If you are installing fascias over 5m long you need at least one joint. I recommend staggering fascia joints from soffit joints as each joint is a potential weakness. Therefore, staggering the joints strengthens these areas considerably.
Also, avoid installing fascias any smaller than 1m as you would only have 1 solid fixing onto the studwork and it would, over a period of time, start to warp.
For example: if the overall length of a run is 9m then you can split it into a 5m length and a 4m length – whereas for a 5.5m run you would go for a 1m and a 4.5m length.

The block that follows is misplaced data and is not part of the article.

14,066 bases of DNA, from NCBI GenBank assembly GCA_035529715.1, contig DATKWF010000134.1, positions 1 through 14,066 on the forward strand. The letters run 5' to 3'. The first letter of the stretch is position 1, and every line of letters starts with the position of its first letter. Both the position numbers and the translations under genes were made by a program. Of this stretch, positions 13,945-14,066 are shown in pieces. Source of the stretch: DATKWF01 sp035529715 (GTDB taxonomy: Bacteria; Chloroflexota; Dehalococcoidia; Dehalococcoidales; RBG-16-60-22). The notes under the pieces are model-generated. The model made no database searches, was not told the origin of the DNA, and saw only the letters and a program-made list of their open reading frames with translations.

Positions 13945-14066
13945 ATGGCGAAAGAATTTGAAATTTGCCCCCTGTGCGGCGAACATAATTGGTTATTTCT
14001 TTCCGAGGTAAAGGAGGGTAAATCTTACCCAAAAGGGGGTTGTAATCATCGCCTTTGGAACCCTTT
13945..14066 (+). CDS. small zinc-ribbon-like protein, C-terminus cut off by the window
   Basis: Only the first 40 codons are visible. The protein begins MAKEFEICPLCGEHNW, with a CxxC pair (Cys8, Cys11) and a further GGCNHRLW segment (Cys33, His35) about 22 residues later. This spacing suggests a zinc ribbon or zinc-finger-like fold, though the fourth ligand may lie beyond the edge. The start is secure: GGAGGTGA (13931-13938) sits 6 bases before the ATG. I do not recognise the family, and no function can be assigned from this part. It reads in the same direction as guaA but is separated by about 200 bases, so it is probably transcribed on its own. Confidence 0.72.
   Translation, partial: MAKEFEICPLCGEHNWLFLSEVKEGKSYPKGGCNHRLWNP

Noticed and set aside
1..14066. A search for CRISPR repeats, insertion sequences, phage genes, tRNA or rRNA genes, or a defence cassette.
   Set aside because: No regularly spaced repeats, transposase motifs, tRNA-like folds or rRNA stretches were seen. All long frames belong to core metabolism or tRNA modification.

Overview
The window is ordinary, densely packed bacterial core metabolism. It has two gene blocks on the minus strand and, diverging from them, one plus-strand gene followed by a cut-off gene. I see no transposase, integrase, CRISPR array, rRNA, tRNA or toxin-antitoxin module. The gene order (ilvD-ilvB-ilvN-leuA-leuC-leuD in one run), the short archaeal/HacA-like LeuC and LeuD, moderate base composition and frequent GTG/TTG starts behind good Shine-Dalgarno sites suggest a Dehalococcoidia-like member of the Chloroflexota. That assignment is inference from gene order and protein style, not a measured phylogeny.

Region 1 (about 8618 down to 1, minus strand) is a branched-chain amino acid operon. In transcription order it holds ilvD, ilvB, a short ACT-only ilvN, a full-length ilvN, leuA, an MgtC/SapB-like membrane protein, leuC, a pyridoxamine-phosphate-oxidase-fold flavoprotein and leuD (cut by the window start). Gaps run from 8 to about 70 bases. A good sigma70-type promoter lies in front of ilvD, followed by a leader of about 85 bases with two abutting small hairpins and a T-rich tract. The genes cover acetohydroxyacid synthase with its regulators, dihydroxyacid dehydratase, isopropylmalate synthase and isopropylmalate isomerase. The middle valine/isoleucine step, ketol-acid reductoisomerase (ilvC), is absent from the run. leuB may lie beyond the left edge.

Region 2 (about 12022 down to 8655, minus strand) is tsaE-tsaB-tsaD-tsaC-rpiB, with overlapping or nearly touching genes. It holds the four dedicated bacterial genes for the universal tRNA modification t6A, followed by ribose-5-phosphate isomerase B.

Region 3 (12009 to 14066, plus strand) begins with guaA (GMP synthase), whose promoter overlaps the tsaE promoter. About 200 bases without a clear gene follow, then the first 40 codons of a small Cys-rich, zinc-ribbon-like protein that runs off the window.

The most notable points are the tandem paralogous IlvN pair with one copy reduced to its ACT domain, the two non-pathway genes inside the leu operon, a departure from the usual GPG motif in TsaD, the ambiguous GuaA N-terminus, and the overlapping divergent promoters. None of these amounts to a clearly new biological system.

Installing Fascias – Measuring Fascias For A Flat Roof
It is far easier to correctly measure for a flat roof. Whilst the fascias here are not load bearing, there are other areas that need attention that a tiled run does not.
When installing fascias on a flat roof aim to enclose it and have a tight fit. Your ripped out run shows the exposed joists where the flat stirling board sits.
The measurement for these straight runs is from the stirling board down to the soffit (if applicable) or to the middle of the top course of bricks. This creates a tight fit overlapped by the felt at the top and with a good 25 – 40mm overlap past the brick.
Normally a flat roof fascia needs the lip of the fascia board removed to stay flush with the wall. You can make it watertight with a bead of silicone after all the guttering and cleaning has been done.
Measuring Awkward Areas
You may find you have some awkward areas to measure. These are the areas I’ve come across along with tips on how to measure them.